The Indian Supreme Court has rejected pleas to legalise same-sex marriage, also known as gay or LGBTQ+ marriage. It grants them the same legal rights, benefits, and responsibilities as opposite-sex marriages. The court ruled in a 3:2 verdict that same-sex marriages are a statutory right but not a fundamental right, and therefore, it is up to Parliament and state legislatures to address this issue through legislation. The court cannot alter the Special Marriage Act (SMA) 1954 to include same-sex members, as only the legislature can do so. The relationship of marriage is not static, and queer people have equal rights and freedoms. However, there is no fundamental right to marry under the Constitution.
The court supports the government's proposal for a committee to investigate entitlements for same-sex couples. The Supreme Court (SC) has ruled on various issues, including the interpretation of the Special Marriage Act (SMA), the right to adopt a child for queer couples, and the right to form intimate associations. The SC ruled that marriage is not a fundamental right in itself but has gained significance due to state regulation. The SC also struck down certain CARA regulations, stating they reinforce the disadvantage faced by the queer community. The majority view upheld CARA regulations and suggested a committee to determine the rights available to queer couples in unions.
However, the majority view disagreed with prescribing a choice of civil unions but suggested the state should facilitate this choice for those who wish to exercise it. A 'civil union' grants legal rights and responsibilities to same-sex couples, similar to marriage, but lacks personal law recognition. Countries like the US and Sweden recognised civil unions until same-sex marriage was legalised. The Special Marriage Act (SMA) of 1954 is a law in India that allows civil marriage for Indian nationals and Indian nationals in foreign countries, regardless of religion or faith. When a person solemnises a marriage under this law, it is governed by the Special Marriage Act, not personal laws. Other laws for registration include the Hindu Marriage Act and the Muslim Personal Law Application Act.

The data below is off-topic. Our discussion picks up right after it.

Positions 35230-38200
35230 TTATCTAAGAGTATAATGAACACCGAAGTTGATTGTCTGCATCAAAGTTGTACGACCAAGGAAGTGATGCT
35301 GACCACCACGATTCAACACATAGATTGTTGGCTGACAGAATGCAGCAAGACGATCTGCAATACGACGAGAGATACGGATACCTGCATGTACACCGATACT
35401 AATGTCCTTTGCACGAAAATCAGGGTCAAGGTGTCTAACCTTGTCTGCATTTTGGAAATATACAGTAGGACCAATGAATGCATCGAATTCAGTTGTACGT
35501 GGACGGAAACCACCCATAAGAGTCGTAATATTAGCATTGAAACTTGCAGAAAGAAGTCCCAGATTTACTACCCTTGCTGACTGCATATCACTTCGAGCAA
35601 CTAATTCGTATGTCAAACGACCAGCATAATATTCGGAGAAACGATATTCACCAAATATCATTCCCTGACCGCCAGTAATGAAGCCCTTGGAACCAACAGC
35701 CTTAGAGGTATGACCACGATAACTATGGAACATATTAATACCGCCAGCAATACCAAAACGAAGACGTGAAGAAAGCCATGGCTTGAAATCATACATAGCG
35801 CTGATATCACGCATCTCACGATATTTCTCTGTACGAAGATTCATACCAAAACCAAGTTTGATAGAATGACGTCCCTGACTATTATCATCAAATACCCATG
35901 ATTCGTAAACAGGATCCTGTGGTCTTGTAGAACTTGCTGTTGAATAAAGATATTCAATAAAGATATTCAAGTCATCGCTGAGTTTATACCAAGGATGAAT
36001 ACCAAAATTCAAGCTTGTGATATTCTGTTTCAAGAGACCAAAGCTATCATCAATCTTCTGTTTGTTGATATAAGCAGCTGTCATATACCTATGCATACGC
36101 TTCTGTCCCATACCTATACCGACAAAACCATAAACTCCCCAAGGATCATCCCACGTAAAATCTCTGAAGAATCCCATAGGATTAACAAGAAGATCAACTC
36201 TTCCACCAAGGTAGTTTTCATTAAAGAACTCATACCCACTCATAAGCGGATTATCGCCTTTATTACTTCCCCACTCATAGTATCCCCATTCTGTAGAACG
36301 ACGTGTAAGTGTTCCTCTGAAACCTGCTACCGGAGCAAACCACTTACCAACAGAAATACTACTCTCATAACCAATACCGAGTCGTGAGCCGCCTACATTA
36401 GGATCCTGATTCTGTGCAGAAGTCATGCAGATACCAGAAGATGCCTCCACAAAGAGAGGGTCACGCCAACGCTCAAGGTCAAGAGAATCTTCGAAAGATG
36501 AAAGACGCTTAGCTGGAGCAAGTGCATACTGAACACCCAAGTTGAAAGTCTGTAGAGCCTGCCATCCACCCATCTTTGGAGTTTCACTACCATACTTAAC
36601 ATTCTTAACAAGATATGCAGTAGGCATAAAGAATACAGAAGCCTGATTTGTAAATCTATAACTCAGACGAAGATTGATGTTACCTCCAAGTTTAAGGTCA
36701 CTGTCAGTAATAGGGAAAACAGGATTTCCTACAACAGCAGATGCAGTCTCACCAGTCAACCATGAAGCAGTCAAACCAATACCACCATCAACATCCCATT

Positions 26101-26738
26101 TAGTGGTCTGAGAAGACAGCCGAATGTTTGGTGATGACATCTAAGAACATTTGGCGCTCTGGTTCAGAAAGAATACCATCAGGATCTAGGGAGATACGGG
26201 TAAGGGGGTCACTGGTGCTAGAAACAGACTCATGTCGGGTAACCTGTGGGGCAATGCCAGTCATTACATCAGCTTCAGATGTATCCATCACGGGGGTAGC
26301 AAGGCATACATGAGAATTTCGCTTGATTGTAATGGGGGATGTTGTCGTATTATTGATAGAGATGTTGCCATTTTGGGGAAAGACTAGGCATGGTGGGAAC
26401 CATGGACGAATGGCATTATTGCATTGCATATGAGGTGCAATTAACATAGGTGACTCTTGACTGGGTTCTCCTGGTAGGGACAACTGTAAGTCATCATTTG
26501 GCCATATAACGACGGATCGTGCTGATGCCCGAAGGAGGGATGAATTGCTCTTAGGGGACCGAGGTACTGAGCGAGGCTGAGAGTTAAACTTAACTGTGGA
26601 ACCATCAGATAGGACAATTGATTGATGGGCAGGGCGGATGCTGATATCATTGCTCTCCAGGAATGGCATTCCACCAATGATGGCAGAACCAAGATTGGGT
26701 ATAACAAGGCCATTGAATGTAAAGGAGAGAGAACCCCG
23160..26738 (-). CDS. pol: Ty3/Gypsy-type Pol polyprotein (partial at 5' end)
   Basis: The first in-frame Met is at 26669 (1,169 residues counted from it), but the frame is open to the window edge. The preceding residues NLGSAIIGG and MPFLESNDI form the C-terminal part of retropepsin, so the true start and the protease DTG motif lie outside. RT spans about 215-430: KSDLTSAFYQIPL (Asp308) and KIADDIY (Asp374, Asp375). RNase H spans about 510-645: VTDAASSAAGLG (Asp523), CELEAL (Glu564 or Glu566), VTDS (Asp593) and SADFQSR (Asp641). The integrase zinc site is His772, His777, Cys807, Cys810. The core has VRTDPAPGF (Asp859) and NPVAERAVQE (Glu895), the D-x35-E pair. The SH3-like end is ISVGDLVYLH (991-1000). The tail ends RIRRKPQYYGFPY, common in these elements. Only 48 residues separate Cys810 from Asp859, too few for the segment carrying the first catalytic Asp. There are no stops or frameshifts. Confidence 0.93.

In 2018, the Indian Supreme Court decriminalised same-sex marriage, despite it not being explicitly recognised as a fundamental or constitutional right under statutory law. The Supreme Court has recognised transgenders as third genders, the right to sexual orientation as a privacy aspect, and the right to marry a person of one's choice as integral to Article 21 of the Constitution. The LGBTQ community is entitled to the full range of constitutional rights, including liberties protected by the Constitution, equal citizenship, and "equal protection of law."
The Central Government believes that only the legislature has the right to make changes in the law, as marriage is not limited to the private sphere and is regulated by society's acceptance, which is the basis for state recognition of marriage. Same-sex marriage is a controversial issue, with arguments in favour of it. The argument is that same-sex couples should have the same legal rights and protections as opposite-sex couples under the Fundamental Rights to Equality. Non-recognition of same-sex marriage violates the Constitution's rights under Articles 14 and 15, which protect against discrimination based on religion, race, caste, sex, place of birth, freedom of speech and expression, and protection of life and personal liberty. Marriage provides social and economic benefits to couples and their families, benefiting both same-sex individuals and same-sex couples themselves.
The argument also highlights that biological gender is not absolute, and gender recognition is more complex than just one's genitals. Same-sex marriage is a controversial issue, with arguments in favour of it. The argument is that same-sex couples should have the same legal rights and protections as opposite-sex couples under the Fundamental Rights to Equality. Religious and cultural groups argue against same-sex marriage due to the belief that it should only be between a man and a woman. Some argue that the primary purpose of marriage is procreation, while others view it as against nature, legal issues like inheritance, tax, and property rights, and the potential for societal stigma and discrimination in adoption.
The Supreme Court has addressed the issue of same-sex marriage, highlighting ethical concerns. Arguments include equal rights, recognition of love and commitment, moral or religious beliefs, fairness, and equal treatment. The article also discusses the legal implications, advising for expanding marriage definitions and maintaining traditional ones. The role of the state in regulating personal relationships and defining moral norms is discussed, with a focus on minimal intervention, individual rights, public morality, and cultural and democratic influence. The Australian Act 2008 and the Marriage (Same Sex Couples) Act 2013 in England and Wales have all aimed to provide equal rights for same-sex couples in areas such as social security, employment, and taxation. In 2015, the US Supreme Court declared the denial of marriage rights to same-sex couples a grave and continuing harm, leading to legalisation in at least 29 countries worldwide.
The resolution of this debate requires balancing values like equality, individual rights, religious freedom, and societal norms, considering the rights and dignity of all involved while respecting diverse perspectives on marriage's meaning and purpose. The plan involves raising awareness for LGBTQIA+ rights, implementing legal reforms like amending the Special Marriage Act, engaging with religious leaders, challenging existing laws, and fostering collaboration among stakeholders.
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